May 30, 2018
FOR IMMEDIATE RELEASE
CONTACT: Daniel Bevarly
(239) 823-1811 · firstname.lastname@example.org
State/Local government FOI audits reveal administrative shortcomings
Charging different fees for the same public record. Refusing to allow residents to use their cell phones to copy records and save money. The absence of online content to provide necessary information to help file a FOI request. These are some of the findings from recent state and local government freedom of information (FOI) audits conducted in Florida, Illinois and Tennessee.
The independent findings from state FOI coalitions and a university disclose an ongoing challenge to government agencies to comply with their state’s open government laws and demonstrate consistent policy practices.
For example, among the key findings from the Florida audit was a lack of comprehensive record keeping across agencies that did not or could not provide an estimate of the amount of public records requests their agency acquired or could not provide data on the amount of money their agency collected in FOI fees.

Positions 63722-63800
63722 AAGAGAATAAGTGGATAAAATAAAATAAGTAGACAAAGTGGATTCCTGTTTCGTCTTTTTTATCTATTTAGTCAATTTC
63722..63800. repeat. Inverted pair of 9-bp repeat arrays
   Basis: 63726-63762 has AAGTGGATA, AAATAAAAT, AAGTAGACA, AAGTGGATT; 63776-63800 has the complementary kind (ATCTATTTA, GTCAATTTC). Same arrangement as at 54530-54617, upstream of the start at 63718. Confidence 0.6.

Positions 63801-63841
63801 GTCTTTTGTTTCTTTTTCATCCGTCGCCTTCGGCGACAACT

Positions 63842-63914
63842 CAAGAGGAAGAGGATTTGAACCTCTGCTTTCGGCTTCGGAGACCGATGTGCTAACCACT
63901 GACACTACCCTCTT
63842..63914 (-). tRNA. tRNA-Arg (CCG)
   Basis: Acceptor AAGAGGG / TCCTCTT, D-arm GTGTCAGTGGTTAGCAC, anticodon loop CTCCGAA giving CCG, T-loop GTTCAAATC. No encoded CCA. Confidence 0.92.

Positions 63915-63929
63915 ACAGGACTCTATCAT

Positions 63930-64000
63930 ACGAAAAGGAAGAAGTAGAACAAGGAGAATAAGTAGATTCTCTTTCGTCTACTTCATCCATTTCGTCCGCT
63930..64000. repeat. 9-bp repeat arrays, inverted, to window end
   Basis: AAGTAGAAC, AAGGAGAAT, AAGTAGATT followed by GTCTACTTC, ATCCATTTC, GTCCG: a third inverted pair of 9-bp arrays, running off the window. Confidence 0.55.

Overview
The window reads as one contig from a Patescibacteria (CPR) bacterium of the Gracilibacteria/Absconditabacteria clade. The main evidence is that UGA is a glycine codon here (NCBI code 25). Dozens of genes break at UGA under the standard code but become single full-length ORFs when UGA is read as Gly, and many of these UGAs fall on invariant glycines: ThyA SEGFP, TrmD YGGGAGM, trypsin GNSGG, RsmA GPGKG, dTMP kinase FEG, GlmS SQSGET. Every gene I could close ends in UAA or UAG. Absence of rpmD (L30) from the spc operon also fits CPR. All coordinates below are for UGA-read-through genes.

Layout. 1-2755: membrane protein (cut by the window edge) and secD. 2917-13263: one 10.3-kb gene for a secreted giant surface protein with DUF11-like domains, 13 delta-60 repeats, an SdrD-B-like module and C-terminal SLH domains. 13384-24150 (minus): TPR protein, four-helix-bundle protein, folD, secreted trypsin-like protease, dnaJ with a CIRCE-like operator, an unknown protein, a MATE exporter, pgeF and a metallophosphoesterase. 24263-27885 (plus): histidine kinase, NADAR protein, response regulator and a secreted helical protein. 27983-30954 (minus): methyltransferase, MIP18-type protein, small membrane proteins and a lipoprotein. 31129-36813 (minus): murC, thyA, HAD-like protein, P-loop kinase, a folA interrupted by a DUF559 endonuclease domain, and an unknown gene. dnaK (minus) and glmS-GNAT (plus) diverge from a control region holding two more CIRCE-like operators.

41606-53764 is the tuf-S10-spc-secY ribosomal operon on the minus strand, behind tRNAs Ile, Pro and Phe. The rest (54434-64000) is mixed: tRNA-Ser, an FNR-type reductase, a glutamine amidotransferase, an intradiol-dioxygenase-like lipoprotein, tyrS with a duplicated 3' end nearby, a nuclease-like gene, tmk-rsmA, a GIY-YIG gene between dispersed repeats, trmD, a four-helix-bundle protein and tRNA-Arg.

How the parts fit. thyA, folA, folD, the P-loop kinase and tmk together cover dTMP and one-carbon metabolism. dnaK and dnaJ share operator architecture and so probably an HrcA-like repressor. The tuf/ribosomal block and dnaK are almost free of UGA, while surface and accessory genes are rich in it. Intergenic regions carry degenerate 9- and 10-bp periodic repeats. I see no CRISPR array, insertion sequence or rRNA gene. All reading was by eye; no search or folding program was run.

While many of the sampled counties in the Illinois audit scored high in delivering petitioned public records, the agencies performed poorly in the more mundane elements of open records compliance including posting instructions for petitioners, or a FOI contact person.
In the Tennessee audit, researchers noted a “locked-down culture” existing in many agencies that, even with a newly-enacted state statute to improve public records policies, created new hurdles for residents with increasing layers of bureaucracy and rules, including having to show an ID, some of which may conflict with state law.
“Responding to public record requests is a service provided by government; just like issuing permits and licenses,” said Daniel Bevarly, NFOIC executive director. “Missing or unaccounted for data about daily administrative procedures –key performance measurements for any organization– suggest the need to strengthen those policies.”
Record fee charges demonstrated another example of inconsistencies. While one Florida county approved one-sixth the number of requests for information that another county did, it still collected three times the amount of fees.
To learn more about the audits, please download the reports and contact the authors in each state.
- Florida – Florida First Amendment Foundation. Contact Barbara Petersen, email@example.com
- Illinois – Bradley University. Contact Dr. A. Jay Wagner firstname.lastname@example.org
- Tennessee – Tennessee Coalition for Open Government. Contact: Deborah Fisher, email@example.com